Thread winch wire rope through 1st and 2nd pulleys then through 3rd pulley to set its location for best alignment. Mark location in pencil on upper frame member and clamp the pulley block to the frame. Drill first hole with tight fit drill kit. Drop in bolt to locate, shift clamp and drill 2nd hole. Remove pulley block and drill through bottom of box member (drill bit not long enough to reach with block in place). Fit pulley block with M6 x 40mm bolts. Re-fit winch handle right way round (was reversed when winch first fitted to avoid catching).

Move some of the stuff away from the nearside of trailer and see how the wire rope will run between the 3rd pulley and the winch drum. Thread the end of the wire rope through the holes in the side of the winch drum. When taut, the wire rope is just touching the outboard side of the spar clamp pillar and just above the upper bracket. It is also rather near the wiring where it passes the adjacent glass-fibre arch. Some fairleads or rubbing blocks will be needed, but the wire rope should be kept as straight as possible. Consider making a hole through the spar support pillar. Find a length of 1" SRBP round rod and cut off about 80mm of it. Chuck in lathe and face off then centre-drill. Then wonder if having the wire rope further away from the trailer side will cause it to foul the wing fairing. Check on photos and it certainly looks as though that would be a problem. Find some 25mm thick SRBF and it would be easy to attach that to the outboard face of the spar support pillar, but the wiring tie-wrapped to the upper frame member would obstruct fixings for a rubbing block there. Realise there is a loop in the wiring and it could be re-positioned. Cut off tie-wraps in the affected area and it should now be easy to attach a block of SRBF with bolts vertically through the upper member.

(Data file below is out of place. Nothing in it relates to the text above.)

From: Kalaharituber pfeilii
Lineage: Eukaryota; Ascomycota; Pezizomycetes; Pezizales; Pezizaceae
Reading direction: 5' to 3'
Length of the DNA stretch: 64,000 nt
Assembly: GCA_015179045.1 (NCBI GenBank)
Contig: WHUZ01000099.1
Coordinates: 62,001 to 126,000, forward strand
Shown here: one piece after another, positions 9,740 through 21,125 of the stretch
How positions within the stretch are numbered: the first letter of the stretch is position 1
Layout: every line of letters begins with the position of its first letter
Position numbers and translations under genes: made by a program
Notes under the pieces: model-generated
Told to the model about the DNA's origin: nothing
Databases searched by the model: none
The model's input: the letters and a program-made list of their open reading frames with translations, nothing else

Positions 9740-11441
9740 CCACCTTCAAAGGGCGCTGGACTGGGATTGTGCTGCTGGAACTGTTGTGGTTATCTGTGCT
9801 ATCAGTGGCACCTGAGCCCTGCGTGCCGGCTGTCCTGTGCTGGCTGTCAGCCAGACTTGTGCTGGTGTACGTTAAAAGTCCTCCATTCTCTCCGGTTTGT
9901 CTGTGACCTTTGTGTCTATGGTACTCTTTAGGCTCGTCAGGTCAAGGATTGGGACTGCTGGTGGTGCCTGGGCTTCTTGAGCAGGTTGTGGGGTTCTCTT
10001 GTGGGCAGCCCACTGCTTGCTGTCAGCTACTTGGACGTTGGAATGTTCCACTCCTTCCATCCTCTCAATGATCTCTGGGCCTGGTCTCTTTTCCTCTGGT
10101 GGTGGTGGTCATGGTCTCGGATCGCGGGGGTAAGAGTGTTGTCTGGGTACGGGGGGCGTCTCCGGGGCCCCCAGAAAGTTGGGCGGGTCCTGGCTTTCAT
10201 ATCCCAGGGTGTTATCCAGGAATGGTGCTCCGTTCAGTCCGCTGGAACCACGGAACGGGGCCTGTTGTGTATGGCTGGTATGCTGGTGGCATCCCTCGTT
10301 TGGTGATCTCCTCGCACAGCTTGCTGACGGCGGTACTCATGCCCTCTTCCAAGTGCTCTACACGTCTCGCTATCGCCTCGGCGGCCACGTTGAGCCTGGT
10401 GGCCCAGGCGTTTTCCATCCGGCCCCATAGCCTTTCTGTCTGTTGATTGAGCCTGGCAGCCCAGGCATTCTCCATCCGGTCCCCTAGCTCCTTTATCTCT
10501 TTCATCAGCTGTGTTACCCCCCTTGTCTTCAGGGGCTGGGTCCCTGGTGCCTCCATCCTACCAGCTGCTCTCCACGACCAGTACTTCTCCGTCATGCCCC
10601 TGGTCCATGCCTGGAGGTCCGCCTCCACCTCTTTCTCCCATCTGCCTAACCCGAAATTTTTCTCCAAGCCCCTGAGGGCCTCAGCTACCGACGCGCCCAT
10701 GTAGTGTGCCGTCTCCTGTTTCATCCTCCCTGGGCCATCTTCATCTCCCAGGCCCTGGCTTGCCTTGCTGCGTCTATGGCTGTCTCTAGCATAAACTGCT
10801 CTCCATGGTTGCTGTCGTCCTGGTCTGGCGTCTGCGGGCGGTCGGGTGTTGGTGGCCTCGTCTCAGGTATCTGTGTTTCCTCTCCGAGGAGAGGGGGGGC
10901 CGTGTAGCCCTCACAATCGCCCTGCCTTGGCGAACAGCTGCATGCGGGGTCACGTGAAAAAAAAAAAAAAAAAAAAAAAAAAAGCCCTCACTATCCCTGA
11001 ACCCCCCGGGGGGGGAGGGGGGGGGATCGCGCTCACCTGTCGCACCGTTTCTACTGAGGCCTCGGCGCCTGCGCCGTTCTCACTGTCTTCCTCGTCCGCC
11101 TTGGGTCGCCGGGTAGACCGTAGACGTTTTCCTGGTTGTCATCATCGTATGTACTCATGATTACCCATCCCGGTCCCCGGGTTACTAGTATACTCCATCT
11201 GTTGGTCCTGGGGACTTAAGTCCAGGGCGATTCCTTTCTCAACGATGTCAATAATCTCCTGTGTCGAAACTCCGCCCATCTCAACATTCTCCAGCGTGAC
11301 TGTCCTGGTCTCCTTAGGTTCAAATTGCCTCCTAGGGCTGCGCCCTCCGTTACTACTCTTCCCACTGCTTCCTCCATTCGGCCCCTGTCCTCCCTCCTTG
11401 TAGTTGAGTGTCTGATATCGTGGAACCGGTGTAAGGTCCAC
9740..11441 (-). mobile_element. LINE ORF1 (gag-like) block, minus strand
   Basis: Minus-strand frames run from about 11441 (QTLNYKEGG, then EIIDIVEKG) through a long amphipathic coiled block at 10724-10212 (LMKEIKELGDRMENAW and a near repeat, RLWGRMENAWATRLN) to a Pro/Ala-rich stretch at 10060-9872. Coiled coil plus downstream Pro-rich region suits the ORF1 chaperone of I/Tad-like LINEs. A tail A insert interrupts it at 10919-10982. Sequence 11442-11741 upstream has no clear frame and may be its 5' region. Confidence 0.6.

The block on the spar support could be about 40mm x 40mm. For the other one, the rope passes about 45mm inboard of the outer edge of the upper frame, so a piece of SRBF about 40mm x 55mm would be OK. Bandsaw 2 pieces of 25mm SRBF approximately to the above sizes. Mill the edges square and chamfer along one edge of the 40mm x 40mm piece to clear the weld line on the spar support pillar.